Dialogue Tags Versus Beats
I think dialogue is one of the hardest parts of writing. It’s so hard to make it sound natural, to avoid a volley of clipped, choppy “he said, she said” sentences that make your characters sound like they’re in a B movie.
Sometimes the word said is necessary. Because readers really do need to know who says what. But often you can tell the reader who is speaking by using beats, and eliminating the need for dialogue tags.
A beat is an action that is cushioned between or around dialogue, giving the reader a fuller picture of what’s happening to and between characters, what they’re thinking, and how they’re physically reacting to what’s being said. Not only do beats take the place of tags, but often they help establish setting, character quirks, and other actions that physically move the story and/or characters forward.
Consider the following:
“Murtagh,” Abby said. “Murtagh, where are you?”
“Murtagh?” Abby stood on the patio, glancing around for her friend. The bright sun had warmed the stones under her bare feet to the point of almost being too hot, but rather than go back inside for shoes, She stepped into the sand and walked toward a cluster of palm trees that swayed with the light breeze blowing off the ocean. “Murtagh? Where are you?”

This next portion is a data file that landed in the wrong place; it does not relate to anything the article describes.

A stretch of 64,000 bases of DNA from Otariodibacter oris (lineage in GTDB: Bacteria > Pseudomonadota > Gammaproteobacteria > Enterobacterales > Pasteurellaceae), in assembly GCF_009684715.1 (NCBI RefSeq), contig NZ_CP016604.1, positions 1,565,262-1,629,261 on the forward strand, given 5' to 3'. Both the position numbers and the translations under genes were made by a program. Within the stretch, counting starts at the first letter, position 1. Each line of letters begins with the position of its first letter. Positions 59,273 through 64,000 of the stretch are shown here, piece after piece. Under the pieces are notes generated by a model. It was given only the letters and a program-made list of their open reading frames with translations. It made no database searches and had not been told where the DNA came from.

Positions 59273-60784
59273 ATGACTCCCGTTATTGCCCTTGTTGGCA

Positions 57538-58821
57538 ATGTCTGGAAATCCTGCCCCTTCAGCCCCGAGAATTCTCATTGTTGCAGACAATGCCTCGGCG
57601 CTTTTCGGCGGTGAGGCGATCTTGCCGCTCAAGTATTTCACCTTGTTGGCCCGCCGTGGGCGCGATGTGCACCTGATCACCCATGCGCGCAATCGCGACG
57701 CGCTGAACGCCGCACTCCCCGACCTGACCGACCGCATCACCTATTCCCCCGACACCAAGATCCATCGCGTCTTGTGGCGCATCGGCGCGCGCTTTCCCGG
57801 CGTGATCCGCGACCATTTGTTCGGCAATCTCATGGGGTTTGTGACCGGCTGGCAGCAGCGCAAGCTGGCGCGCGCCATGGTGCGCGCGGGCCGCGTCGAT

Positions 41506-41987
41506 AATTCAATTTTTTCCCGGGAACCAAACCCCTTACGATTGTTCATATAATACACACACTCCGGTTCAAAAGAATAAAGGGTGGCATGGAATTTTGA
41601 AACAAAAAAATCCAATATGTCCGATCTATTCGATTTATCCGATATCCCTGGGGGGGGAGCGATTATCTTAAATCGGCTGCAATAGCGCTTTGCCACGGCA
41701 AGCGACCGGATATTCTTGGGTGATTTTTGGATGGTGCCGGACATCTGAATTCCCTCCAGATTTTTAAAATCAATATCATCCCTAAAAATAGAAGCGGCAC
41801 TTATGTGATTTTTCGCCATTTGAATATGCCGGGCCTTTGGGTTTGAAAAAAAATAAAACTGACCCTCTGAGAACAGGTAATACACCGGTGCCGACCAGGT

The first is fine, and totally correct. But the second tells a lot more about the character, weaves details into the story, and eliminates any question as to who is speaking. And be honest, which would you rather read?
So when you’re struggling with dialogue, perhaps it will help you to picture your character, what they’re doing, and blend the dialogue throughout.
Best of luck!
Nichole Giles had early career plans that included becoming a megastar actress or a rock star, but she later decided instead to have a family and then become a writer, in that order. Writing is her passion, but she also loves to spend time with her husband and four children, travel to tropical and exotic destinations, drive in the rain with the convertible top down, and play music at full volume so she can sing along.